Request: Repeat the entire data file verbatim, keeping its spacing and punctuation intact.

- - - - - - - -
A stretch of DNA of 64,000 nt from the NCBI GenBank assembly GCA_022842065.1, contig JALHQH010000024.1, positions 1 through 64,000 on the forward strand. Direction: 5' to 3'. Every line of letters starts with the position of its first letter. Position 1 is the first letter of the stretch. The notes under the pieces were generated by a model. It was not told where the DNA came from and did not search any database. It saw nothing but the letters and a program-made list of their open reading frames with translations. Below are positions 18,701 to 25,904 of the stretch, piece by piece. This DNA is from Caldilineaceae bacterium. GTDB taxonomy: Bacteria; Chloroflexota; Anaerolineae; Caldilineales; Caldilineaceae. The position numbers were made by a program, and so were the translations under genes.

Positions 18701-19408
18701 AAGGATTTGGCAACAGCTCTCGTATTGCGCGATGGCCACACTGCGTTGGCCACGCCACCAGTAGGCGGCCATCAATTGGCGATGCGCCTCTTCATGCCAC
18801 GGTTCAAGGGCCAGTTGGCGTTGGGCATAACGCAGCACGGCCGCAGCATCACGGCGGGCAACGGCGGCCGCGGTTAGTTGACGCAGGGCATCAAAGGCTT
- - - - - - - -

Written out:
A stretch of DNA of 64,000 nt from the NCBI GenBank assembly GCA_022842065.1, contig JALHQH010000024.1, positions 1 through 64,000 on the forward strand. Direction: 5' to 3'. Every line of letters starts with the position of its first letter. Position 1 is the first letter of the stretch. The notes under the pieces were generated by a model. It was not told where the DNA came from and did not search any database. It saw nothing but the letters and a program-made list of their open reading frames with translations. Below are positions 18,701 to 25,904 of the stretch, piece by piece. This DNA is from Caldilineaceae bacterium. GTDB taxonomy: Bacteria; Chloroflexota; Anaerolineae; Caldilineales; Caldilineaceae. The position numbers were made by a program, and so were the translations under genes.

Positions 18701-19408
18701 AAGGATTTGGCAACAGCTCTCGTATTGCGCGATGGCCACACTGCGTTGGCCACGCCACCAGTAGGCGGCCATCAATTGGCGATGCGCCTCTTCATGCCAC
18801 GGTTCAAGGGCCAGTTGGCGTTGGGCATAACGCAGCACGGCCGCAGCATCACGGCGGGCAACGGCGGCCGCGGTTAGTTGACGCAGGGCATCAAAGGCTT